- Ultimately, moonshine is grain alcohol at its purest form.
- Moonshine was originally made in secret during the prohibition era and, to contemporary purists, it’s not considered “moonshine” unless it’s clandestine.
However, most distilleries now legally produce moonshine, regardless of whether they bottle and sell a product labeled as “moonshine.” Whiskey, prior to aging, is moonshine! So, What is Moonshine? Moonshine is defined as a homemade, un-aged whiskey, marked by its clear color, corn base, and high alcohol content (sometimes peaking as high as 190 proof).
- Traditionally, it was produced in a homemade still and bottled in a mason jar.
- For most of its history, moonshine was distilled in secret to avoid taxes and alcohol bans (specifically during the Prohibition Era).
- The term “moonshiner” was popularized in the 18 th century, where individuals deep in the woods of the Appalachia attempting to avoid being caught by police distilled under the light of the moon.
How it’s Made Moonshine consists of:
Corn Barley Wheat or Rye (optional) Yeast Water
While distillate or moonshine can be made from pretty much any type of grain, it originally was made from barley or rye. Moonshine at its purest form, is whiskey, or bourbon distillate. It is un-aged, high in proof, and clear in color. During the Prohibition Era, if grains were unavailable or too expensive, moonshiners would use white sugar which still gave them that alcohol “kick” they were looking for, but with a sweeter taste to it.
- Making moonshine has two main steps: fermentation and distillation.
- Fermentation is the process of yeast breaking down the sugars in the grains to produce alcohol.
- Once the fermentation process is complete, the “moonshine mash” (fermented grains and yeast) is sent to the still.
- As the temperature rises in the still, the steam is forced through the top of the still into the worm box.
The worm box is typically a barrel with cold water flowing through it and a metal coil pipe down the center. Alcohol vapors flow through the coil pipe where they cool and condense back into a liquid. The last part of distillation is the spout or valve that leads from the worm box to a bucket or steel drum.
- Typically this would be sent through at least one filter, but potentially more.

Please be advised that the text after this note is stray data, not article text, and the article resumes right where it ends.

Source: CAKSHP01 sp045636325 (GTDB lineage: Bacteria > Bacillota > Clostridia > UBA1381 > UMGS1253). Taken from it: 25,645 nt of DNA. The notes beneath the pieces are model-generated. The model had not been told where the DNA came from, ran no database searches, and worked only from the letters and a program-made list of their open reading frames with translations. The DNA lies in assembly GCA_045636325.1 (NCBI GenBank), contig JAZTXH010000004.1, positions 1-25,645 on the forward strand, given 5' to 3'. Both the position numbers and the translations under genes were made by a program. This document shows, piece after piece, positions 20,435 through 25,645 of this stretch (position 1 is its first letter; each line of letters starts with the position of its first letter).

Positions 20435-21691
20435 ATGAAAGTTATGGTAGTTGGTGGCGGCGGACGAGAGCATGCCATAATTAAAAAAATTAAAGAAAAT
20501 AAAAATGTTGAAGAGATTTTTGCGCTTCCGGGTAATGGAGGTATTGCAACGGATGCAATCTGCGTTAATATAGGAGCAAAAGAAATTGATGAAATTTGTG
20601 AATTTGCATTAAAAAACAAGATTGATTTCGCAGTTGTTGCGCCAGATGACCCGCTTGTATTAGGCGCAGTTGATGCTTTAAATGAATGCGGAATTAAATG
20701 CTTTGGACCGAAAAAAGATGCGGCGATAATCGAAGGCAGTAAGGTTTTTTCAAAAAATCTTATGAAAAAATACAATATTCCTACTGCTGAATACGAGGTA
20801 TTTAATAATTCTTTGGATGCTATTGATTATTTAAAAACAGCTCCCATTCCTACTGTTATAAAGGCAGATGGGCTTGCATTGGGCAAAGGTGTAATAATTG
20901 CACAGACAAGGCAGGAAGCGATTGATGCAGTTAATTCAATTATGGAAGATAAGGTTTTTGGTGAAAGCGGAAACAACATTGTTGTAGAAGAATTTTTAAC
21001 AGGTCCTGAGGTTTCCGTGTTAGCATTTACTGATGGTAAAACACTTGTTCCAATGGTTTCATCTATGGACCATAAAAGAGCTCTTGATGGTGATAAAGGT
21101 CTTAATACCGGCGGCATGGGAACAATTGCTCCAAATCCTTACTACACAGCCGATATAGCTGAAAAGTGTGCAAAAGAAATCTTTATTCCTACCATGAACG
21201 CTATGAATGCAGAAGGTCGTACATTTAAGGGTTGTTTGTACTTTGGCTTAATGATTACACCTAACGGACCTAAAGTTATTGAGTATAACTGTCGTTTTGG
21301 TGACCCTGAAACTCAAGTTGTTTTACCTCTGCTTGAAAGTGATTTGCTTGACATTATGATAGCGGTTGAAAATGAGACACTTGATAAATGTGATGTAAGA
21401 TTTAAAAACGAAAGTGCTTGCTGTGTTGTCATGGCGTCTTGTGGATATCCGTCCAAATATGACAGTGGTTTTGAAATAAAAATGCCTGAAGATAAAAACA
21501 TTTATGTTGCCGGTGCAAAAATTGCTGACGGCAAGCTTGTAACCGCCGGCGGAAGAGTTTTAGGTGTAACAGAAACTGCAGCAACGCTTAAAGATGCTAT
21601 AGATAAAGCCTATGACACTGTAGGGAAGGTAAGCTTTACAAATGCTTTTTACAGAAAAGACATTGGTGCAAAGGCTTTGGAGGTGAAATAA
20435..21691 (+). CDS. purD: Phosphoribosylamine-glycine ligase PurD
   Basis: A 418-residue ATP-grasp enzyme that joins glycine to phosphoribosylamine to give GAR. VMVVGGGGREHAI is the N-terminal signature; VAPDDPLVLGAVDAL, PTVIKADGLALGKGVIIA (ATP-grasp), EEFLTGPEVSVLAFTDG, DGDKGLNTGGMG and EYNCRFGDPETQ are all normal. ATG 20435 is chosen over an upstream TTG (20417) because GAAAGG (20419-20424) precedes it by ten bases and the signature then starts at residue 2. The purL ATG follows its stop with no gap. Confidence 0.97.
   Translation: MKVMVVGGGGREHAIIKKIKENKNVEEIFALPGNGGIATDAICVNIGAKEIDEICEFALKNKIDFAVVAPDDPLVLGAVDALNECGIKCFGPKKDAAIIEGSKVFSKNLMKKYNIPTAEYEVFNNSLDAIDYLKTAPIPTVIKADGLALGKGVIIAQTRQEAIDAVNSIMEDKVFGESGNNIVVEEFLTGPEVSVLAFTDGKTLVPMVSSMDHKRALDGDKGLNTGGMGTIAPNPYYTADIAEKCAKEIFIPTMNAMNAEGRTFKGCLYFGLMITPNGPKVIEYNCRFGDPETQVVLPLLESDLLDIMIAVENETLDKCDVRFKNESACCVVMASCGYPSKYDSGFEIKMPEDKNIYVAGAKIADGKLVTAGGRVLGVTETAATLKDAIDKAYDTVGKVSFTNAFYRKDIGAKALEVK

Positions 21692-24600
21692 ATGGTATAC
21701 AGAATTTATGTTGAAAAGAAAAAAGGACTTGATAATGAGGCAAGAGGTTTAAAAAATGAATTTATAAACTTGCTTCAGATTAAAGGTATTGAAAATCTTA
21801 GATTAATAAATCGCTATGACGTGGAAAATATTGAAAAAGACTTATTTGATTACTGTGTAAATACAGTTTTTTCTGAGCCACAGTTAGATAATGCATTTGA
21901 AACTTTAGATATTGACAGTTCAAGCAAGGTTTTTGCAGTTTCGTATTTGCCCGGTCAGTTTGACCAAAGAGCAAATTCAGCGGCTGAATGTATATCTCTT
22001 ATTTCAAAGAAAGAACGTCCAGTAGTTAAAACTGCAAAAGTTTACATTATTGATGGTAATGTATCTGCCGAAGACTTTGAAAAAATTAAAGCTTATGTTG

- The “XXX” label, that has been popularized in moonshine imagery, was originally an indication of quality; each “X” represented a time that it had been distilled.
- Moonshine Today Moonshine has changed quite a bit since the backyard bottlers of Prohibition.
In 1933, U.S. alcohol production became legal, as long as you paid the appropriate taxes and had the correct permits. While this makes moonshine legal, you are still prohibited from distilling some at home. Why is this? Mainly for safety reasons. Distilling is a very precise chemical process that, when done incorrectly, can create a dangerous environment or produce a toxic libation.
Governmental regulations are not just for tax purposes, but to protect the consumer from drinking something that could cause serious health issues. “Unlike other spirits, legally produced moonshine can be made with any source material, at any proof, can have coloring and flavoring added – the works. There are no rules for its classification,” said Colin Blake, director of spirits education,
With such a loose classification of this grain alcohol, many different flavored products can still be considered moonshine! At Jeptha Creed, we offer a high-proof original moonshine highlighting the traditional flavor profile, but made with modern distillation processes.
All of our moonshines start with the same four grains as our flagship bourbon, featuring our heirloom Bloody Butcher Corn. If you’re less interested in this pure un-aged whiskey flavor, we have expanded into the modern spectrum of moonshine with a naturally-flavored lineup. Delicious moonshine flavors like apple pie, blackberry, cinnamon, and lemonade represent our ode to the history with a focus on the future.
Moonshine cherries review
Our moonshine is even sold in mason jars as a “hats off” to the non-regulated history it came from. Our line of moonshines are a far cry from the potentially deadly spirits that used to flow from homemade stills. Representing its full integration into the contemporary alcohol industry, moonshine now even has its own holiday! National Moonshine Day is on the first Thursday in June (June 2 nd of 2022).
What cherries have alcohol?
Are cocktail cherries and maraschino cherries the same thing? – Sort of. A cocktail cherry is any cherry that’s been preserved and is meant to be used as a cocktail garnish. Originally, maraschino referred to a specific type of cocktail cherry, made from Italian marasca cherries preserved in cherry brandy and liqueur.
What’s in moonshine cherries?
With a nod to Appalachian creativity, Ole Smoky took maraschino cherries and gave them a good, long soak in their 100 proof original moonshine. This delicious marriage culminated in an explosion of sweet heat in every perfectly infused cherry. And, once the cherries are gone, the remaining moonshine offers a lingering sweet nectar that blends into cherry cola or ginger ale like long lost lovers.